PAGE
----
Out-Law News | 06 Jun 2022 | 1:21 pm | 2 min. read
The Health and Safety Executive (HSE) is expected to focus resources on ensuring businesses meet their obligations on mental health and building safety over the next decade, experts have said.
The HSE has confirmed that its focus continues to be to ensure “those who create risk, take responsibility for controlling risk”. It warned that “those who fail to do so will be held to account and bear the cost”.
According to the strategy, the HSE will concentrate its efforts “on areas of greatest health and safety challenge”, with mental health and building safety two of the areas it is expected to focus on.
Health and safety expert Zoe Betts of Pinsent Masons said: “Physical safety of workers has long been a focus of the HSE, with their work in this area generally seen as the gold standard for other countries to emulate. However, recent statistics from the regulator suggest, not for the first time, that by contrast workplace ill health is on the rise.”
The HSE has previously said more than 17 million working days were lost in the UK last year due to stress, anxiety, or depression as a result of which last year it launched its ‘Working Minds’ campaign aimed at helping businesses recognise the signs of work-related stress and make tackling issues routine. In tandem the HSE called for a culture change across Britain’s workplaces to ensure psychological risks are treated in the same way as physical risks in health and safety risk management.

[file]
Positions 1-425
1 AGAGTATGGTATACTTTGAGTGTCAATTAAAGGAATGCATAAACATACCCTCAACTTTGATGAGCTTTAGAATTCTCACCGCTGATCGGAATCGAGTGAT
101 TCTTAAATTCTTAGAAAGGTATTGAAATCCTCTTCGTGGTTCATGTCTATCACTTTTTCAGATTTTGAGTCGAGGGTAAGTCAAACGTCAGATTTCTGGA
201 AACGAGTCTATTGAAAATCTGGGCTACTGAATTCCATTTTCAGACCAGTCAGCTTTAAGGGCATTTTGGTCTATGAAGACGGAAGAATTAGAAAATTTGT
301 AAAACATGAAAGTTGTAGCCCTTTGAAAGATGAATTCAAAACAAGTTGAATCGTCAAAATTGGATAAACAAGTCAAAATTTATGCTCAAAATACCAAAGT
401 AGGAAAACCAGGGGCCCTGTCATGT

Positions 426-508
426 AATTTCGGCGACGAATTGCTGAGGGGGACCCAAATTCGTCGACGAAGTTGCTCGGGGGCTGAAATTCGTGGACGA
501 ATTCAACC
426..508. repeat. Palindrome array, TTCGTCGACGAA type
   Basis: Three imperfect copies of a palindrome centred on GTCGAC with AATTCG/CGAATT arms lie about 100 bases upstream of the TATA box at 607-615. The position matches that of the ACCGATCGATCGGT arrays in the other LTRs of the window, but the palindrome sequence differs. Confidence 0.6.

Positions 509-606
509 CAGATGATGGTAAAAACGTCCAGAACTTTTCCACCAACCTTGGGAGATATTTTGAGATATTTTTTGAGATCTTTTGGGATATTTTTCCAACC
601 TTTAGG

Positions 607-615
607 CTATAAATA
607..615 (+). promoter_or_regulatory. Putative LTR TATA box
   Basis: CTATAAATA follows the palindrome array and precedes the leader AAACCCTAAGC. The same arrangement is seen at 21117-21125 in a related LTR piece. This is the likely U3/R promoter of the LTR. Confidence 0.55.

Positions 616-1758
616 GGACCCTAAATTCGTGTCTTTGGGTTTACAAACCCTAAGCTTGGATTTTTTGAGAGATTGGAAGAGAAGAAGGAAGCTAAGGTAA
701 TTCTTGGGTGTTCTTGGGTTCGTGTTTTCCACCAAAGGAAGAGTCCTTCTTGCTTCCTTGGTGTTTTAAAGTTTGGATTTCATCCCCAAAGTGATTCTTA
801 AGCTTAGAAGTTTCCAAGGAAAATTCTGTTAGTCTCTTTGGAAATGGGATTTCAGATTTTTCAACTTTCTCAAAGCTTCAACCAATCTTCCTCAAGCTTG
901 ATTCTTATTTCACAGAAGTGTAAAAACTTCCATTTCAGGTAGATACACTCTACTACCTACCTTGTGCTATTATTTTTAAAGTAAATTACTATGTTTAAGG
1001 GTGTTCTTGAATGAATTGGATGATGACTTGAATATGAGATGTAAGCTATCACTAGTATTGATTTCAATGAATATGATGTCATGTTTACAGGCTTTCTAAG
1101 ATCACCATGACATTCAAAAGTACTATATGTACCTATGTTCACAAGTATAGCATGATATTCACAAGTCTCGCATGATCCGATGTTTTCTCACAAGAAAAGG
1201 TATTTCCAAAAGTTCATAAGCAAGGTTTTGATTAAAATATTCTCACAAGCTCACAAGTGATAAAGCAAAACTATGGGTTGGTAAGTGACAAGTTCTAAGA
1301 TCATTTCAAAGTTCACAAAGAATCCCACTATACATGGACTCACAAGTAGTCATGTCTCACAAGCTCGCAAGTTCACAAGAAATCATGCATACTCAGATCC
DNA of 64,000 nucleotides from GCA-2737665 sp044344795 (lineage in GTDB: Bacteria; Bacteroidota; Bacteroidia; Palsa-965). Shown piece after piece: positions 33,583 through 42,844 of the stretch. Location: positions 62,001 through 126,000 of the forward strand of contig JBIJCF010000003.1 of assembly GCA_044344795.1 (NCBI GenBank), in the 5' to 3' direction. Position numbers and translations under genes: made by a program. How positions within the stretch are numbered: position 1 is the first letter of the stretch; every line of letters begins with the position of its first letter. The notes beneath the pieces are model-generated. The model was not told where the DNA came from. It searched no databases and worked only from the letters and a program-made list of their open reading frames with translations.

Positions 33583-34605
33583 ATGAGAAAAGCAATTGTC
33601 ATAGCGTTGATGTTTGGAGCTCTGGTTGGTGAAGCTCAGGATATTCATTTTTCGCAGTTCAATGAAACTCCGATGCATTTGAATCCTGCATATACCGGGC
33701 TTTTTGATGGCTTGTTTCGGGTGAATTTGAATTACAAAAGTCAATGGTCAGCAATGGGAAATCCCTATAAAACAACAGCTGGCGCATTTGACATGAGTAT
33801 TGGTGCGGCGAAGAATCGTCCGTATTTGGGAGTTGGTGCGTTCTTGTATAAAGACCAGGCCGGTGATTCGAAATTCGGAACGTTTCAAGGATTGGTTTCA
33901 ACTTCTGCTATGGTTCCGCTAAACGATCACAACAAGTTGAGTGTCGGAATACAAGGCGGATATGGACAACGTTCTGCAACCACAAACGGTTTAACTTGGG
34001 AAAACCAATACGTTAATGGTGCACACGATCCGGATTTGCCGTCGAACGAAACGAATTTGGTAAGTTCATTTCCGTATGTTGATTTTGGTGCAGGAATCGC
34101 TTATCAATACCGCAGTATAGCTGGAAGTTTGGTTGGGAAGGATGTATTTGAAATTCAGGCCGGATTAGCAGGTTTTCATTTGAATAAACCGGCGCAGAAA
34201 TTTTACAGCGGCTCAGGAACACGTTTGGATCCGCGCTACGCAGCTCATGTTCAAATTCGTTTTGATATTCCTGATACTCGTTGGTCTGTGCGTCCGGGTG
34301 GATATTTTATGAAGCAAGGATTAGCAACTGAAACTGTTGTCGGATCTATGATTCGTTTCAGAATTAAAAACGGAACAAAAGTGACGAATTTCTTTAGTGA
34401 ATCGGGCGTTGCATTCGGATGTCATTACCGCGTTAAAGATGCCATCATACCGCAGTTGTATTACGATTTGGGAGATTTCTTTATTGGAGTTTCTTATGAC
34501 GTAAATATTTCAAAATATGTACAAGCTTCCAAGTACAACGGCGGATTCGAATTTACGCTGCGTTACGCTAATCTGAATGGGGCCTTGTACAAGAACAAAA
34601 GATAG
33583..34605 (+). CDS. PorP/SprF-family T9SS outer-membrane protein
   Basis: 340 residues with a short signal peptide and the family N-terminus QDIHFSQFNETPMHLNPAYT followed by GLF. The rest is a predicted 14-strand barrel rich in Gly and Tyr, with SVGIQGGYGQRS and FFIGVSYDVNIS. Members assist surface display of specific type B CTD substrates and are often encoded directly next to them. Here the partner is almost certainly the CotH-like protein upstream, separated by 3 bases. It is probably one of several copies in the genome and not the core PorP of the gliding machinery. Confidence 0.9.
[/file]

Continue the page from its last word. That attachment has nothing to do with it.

Kevin Bridges of Pinsent Masons, who specialises in health and safety law, said: “The mental health of the workforce has been moving up the boardroom agenda in recent years in recognition of the fact that people are often an organisation’s greatest asset; this has been particularly so in light of the impact on people of the coronavirus pandemic and related restrictions on their daily lives.”
“By highlighting that mental health with be a key area of focus, the HSE is sending a clear message to employers – make sure you properly assess where you currently stand in terms of the risks and mitigations you have in place in relation to both mental and physical wellbeing and put in place appropriate action plans tailored to your particular business. It is only a matter of time before we see enforcement action taken by the HSE in this area,” he said.
Earlier this month the UK government published the 2022 Building Safety Act, designed to update and bolster the existing building safety regime in England and Wales. In line with the Act, the HSE will soon be established as the new building safety regulator, and secondary legislation and published guidance is also expected in the coming months.
Katherine Metcalfe, a building safety expert at Pinsent Masons, said: “The HSE is keen to be seen as regulator with teeth in this area and has a track record of delivering results. Whilst not surprising, the inclusion of this as a key priority in the HSE’s strategy should be viewed as a signal that the regulator will take its new role seriously and will not hesitate to use the newly granted enforcement powers at its disposal.”
Amongst other priorities the HSE referenced in its strategy is a commitment to enable industry to innovate safely to prevent major incidents, supporting the move towards net zero. One early priority is to address the safety implications of using hydrogen for decarbonisation.
“The HSE’s 10-year strategy demonstrates its broad remit to regulate worker protection and public safety,” said Betts. “It also reflects society’s evolution towards a healthier nation, physically and mentally, which is using innovation and new technologies to deliver on the government’s commitment to achieve net zero greenhouse gas by 2050.”